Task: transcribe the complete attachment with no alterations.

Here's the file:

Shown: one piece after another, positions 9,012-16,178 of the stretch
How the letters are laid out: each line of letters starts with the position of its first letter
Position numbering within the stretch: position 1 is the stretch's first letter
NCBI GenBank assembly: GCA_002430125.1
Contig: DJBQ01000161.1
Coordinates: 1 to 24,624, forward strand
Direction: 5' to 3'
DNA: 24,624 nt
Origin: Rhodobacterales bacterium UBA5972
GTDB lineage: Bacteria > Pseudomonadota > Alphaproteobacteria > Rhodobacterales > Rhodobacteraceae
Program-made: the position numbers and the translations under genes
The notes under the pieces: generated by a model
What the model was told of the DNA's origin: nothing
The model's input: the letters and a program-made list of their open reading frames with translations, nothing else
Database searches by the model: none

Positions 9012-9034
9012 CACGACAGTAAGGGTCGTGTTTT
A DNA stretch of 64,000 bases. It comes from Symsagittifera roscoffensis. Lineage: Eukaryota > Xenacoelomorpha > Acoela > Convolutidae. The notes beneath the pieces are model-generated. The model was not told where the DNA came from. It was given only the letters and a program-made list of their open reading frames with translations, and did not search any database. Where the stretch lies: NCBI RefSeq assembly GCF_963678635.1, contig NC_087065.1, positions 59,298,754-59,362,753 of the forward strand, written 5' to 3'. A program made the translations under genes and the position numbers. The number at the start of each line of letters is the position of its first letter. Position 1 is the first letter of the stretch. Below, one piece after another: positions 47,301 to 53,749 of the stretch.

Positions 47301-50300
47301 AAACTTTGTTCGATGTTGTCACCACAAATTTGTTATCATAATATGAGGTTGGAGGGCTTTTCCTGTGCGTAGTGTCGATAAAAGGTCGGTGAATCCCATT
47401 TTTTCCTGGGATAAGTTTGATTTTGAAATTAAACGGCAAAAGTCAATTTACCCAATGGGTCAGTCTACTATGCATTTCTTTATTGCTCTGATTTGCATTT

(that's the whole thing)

Shown: one piece after another, positions 9,012-16,178 of the stretch
How the letters are laid out: each line of letters starts with the position of its first letter
Position numbering within the stretch: position 1 is the stretch's first letter
NCBI GenBank assembly: GCA_002430125.1
Contig: DJBQ01000161.1
Coordinates: 1 to 24,624, forward strand
Direction: 5' to 3'
DNA: 24,624 nt
Origin: Rhodobacterales bacterium UBA5972
GTDB lineage: Bacteria > Pseudomonadota > Alphaproteobacteria > Rhodobacterales > Rhodobacteraceae
Program-made: the position numbers and the translations under genes
The notes under the pieces: generated by a model
What the model was told of the DNA's origin: nothing
The model's input: the letters and a program-made list of their open reading frames with translations, nothing else
Database searches by the model: none

Positions 9012-9034
9012 CACGACAGTAAGGGTCGTGTTTT
A DNA stretch of 64,000 bases. It comes from Symsagittifera roscoffensis. Lineage: Eukaryota > Xenacoelomorpha > Acoela > Convolutidae. The notes beneath the pieces are model-generated. The model was not told where the DNA came from. It was given only the letters and a program-made list of their open reading frames with translations, and did not search any database. Where the stretch lies: NCBI RefSeq assembly GCF_963678635.1, contig NC_087065.1, positions 59,298,754-59,362,753 of the forward strand, written 5' to 3'. A program made the translations under genes and the position numbers. The number at the start of each line of letters is the position of its first letter. Position 1 is the first letter of the stretch. Below, one piece after another: positions 47,301 to 53,749 of the stretch.

Positions 47301-50300
47301 AAACTTTGTTCGATGTTGTCACCACAAATTTGTTATCATAATATGAGGTTGGAGGGCTTTTCCTGTGCGTAGTGTCGATAAAAGGTCGGTGAATCCCATT
47401 TTTTCCTGGGATAAGTTTGATTTTGAAATTAAACGGCAAAAGTCAATTTACCCAATGGGTCAGTCTACTATGCATTTCTTTATTGCTCTGATTTGCATTT